Water Lettuce

A member of the Araceae, Water Lettuce (Pistia stratiotes) is a problem floating plant of tropical waterways.  The native origin and spread of the species is not known but it has been recorded in both the New and Old World tropics since at least the 18th century.  The species is fast growing when in warm and well lit conditions and can completely cover stagnant and slow moving waterways blocking light and making navigation by small boats difficult.

Water lettuce, Pistia stratiotes, floating in the tropical pond.

Water lettuce, Pistia stratiotes, floating in the tropical pond.

The species is curious both for its fleshy leaves and the curious water repellent hairs that have a basal stem then branch out into four slender processes that rejoin at the tip to give a balloon whisk shape.  The flowers are tiny, green and nested in the leaf axils where they can be overlooked very easily.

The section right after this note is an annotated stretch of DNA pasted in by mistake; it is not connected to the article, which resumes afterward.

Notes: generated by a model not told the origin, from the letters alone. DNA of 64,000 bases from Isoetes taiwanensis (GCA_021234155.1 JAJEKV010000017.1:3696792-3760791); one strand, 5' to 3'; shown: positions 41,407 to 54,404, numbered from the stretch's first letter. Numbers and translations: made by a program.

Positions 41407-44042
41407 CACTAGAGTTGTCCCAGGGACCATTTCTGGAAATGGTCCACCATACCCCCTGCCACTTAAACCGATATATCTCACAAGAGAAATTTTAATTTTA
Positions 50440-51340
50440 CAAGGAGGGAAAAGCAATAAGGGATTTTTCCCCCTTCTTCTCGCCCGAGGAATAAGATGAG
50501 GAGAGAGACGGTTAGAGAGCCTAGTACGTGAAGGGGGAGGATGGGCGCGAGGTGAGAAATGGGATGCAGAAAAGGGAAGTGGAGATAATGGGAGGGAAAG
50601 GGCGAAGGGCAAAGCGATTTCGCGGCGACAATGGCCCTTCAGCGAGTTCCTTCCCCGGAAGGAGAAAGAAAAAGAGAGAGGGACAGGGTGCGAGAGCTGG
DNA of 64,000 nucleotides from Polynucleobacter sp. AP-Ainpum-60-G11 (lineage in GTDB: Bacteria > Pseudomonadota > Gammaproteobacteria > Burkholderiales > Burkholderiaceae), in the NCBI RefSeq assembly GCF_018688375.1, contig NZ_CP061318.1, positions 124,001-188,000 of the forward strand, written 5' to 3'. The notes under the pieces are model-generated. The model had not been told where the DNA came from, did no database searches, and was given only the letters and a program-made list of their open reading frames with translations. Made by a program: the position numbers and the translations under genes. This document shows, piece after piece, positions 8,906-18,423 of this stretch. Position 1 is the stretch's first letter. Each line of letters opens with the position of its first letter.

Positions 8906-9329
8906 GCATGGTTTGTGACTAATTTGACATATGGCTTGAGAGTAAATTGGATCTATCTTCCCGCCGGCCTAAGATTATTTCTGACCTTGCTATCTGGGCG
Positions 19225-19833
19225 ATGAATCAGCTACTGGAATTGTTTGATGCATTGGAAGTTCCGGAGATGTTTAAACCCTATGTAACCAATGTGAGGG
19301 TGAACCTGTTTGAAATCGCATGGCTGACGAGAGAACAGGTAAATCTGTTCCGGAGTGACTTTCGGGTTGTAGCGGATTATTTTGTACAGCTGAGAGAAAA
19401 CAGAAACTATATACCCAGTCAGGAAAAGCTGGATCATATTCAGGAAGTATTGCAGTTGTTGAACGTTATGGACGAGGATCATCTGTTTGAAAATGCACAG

Like Water Hyacinth, the rapid growth of the species and reproduction by fragmentation, typical of many water plants, make this species a problem weed in some areas.

Further reading

Holm LG, Plucknett DL, Pancho JV, Herberger JP. 1977. The world’s worst weeds: distribution and biology. (Honolulu: University Press of Hawaii).

Water lettuce: Center for Aquatic and Invasive Plants

Water Lettuce (Pistia stratiotes): Exotic Aquatics on the Move

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QR code for the Pistia stratiotes (water lettuce) page.

QR code for the Pistia stratiotes (water lettuce) page.

 

About Alastair Culham

A professional botanist and biologist with an interest in promoting biological knowledge and awareness to all.
This entry was posted in Africa, Asia, Australia, Palaeotropics, Pond, Species, Water Plants. Bookmark the permalink.

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